Still, Fleenor said, the cafeteria has no plans to do away with any of its regular menu items and is instead relying on an aggressive marketing campaign and pricing structure to get its customers to pick the wellness items.

When the hospital signed up for the wellness program, Fleenor said, staff decorated the facility’s hallways with signs and posters that provide information on healthy eating and a link to a Sodexho-managed website that gives them more information about nutrition.

They also sell the wellness meals, such as Herndon’s salmon plate, for prices that are about 10 to 20 cents cheaper than regular menu items: The new grilled chicken meal costs less than fried chicken and turkey burgers are sold for less than hamburgers.

Perhaps the biggest obstacle the hospital faced when rolling out the new menu was retraining its cafeteria staff to follow the recipes to the letter and not add things here or there as they cooked the food, Chef John McGiboney said.

Read the complete story here.

Tuesday, November 16, 2010

Thanksgiving Dinner Rules

Thanks to Monica Mingo for sharing this.
Print and give a copy to each guest that enters your home.


1. Don't get in line asking  questions about the food. "Who made the potato salad? Is it egg in there? Are  the greens fresh? Is the meat in the greens turkey or pork? Who made the  macaroni and cheese? What kind of pie is that? Who made it?  Ask one more  question and I will punch you in your mouth, knocking out all your fronts so  you won't be able to eat anything.

2. If you can't walk or are  missing any limbs, sit your ass down until someone makes your plate for you.  Dinner time is not the time for you to be independent. Nibble on them damn  pecans and walnuts to hold you over until someone makes you a plate.

3. If you have kids under the age  of twelve, I will escort the little moochers to the basement and bring their  food down to them. They are not gonna tear my damn house up this year. Tell  them that they are not allowed upstairs until it's time for Uncle Butchie to  start telling family stories about their mommas and papas. If they come  upstairs for any reason except for that they are bleeding to death, I will  break a foot off in their asses!

4. There is going to be one prayer  for Thanksgiving dinner! JUST ONE! We do not care that you are thankful that  your 13 year old daughter gave birth to a healthy baby or your nephew just got  out of jail. Save that talk for somebody who gives a damn. The time limit for  the prayer is one minute. If you are still talking after that one minute is  up, you will feel something hard come across your lips and they will be  swollen for approximately 20 minutes.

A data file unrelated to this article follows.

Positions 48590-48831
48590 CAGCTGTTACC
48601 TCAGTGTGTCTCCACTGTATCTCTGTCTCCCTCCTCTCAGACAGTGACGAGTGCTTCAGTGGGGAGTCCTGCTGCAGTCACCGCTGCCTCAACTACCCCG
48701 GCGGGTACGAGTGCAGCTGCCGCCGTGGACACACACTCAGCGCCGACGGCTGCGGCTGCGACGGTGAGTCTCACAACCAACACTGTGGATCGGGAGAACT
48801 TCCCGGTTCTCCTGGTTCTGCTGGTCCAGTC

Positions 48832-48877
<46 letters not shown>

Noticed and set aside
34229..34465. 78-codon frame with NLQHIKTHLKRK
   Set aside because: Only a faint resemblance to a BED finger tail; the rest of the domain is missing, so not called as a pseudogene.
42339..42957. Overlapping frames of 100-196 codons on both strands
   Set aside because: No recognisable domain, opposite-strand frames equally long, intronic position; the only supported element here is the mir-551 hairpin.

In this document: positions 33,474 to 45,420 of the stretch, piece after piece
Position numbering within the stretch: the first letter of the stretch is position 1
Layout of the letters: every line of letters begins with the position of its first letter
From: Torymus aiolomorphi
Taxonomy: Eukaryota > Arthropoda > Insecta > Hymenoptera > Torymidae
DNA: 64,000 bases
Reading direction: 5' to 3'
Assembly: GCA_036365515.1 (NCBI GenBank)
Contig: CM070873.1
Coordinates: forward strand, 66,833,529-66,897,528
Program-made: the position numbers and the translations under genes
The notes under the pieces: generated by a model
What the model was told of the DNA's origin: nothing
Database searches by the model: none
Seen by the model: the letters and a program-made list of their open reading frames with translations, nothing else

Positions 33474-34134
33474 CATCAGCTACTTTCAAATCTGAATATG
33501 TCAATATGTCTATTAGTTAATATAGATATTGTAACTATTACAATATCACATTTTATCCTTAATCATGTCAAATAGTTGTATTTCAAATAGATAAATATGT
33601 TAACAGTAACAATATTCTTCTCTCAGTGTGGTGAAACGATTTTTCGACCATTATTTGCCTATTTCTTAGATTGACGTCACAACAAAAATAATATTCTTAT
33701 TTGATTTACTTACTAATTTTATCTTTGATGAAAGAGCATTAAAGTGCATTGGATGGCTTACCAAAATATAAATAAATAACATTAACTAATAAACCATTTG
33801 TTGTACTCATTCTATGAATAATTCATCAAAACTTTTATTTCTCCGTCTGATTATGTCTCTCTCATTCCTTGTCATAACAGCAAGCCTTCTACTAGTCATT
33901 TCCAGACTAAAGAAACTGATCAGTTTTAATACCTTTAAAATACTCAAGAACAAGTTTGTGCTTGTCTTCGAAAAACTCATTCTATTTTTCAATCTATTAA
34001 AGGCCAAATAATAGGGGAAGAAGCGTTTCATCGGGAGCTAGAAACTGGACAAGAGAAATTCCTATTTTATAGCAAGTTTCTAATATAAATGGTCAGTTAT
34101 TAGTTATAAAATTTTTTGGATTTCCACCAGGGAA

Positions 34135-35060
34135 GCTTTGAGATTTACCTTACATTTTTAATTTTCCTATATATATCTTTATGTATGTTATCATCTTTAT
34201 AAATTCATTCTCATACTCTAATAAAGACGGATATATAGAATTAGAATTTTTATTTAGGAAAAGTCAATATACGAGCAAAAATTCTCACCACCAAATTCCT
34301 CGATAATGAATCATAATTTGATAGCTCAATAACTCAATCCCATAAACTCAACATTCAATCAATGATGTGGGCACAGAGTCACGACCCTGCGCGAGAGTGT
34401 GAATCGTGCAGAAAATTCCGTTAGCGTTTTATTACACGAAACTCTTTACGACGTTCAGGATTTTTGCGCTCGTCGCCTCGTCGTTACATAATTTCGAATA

5. Finish everything on your plate  before you go up for seconds! If you don't, you will be cursed out and asked  to stay your greedy ass home next year!

6. BRING YOUR OWN TUPPERWARE!!  Don't let me catch you fixing yourself a plate in my good Tupperware knowing  damn well that I will never see it again! Furthermore, if you didn't bring  anything over, don't let me catch you making a plate period or there will be a  “misunderstanding”.

7. What you came with is what you  should leave with!! Do not leave my house with anything that doesn't belong to  you. EVERYBODY WILL BE SUBJECTED TO A BODY SEARCH COMING IN AND LEAVING MY  PROPERTY!!!

8. Do not leave your kids so you  can go hopping from house to house. This is NOT a DAYCARE CENTER! There will be a kid-parent roll  call every ten minutes. Any parent that is not present at the time of roll  call, your child will be put outside until you come and get him or her. After  24 hours, I will call DSS on your ignorant ass!!

9. BOOK YOUR HOTEL ROOM BEFORE YOU  COME INTO TOWN!! There will be no sleeping over at my house! You are to come  and eat dinner and take your ass home or to your hotel room. EVERYBODY GETS  THE HELL OUT AT 11:00 pm. You will get a 15
minute warning bell ring.

10. Last but not least! ONE PLATE  PER PERSON!!! This is not a soup kitchen. I am not trying to feed your family  until Christmas dinner! You will be supervised when you fix your plate. Anything over the  appropriate amount will be charged to you before you leave. There will be a  cash register at the door. Thanks to Cousin Alfred and his greedy ass family,  we now have a credit card machine! So VISA and MASTERCARD are now being  accepted. NO FOOD STAMPS OR ACCESS CARDS YET!

Friday, November 12, 2010

Chef with Big Heart Directs Action Every Day in Colts Dining Hall

Local chef DeWitt Jackson is thankful -- and not just at Thanksgiving.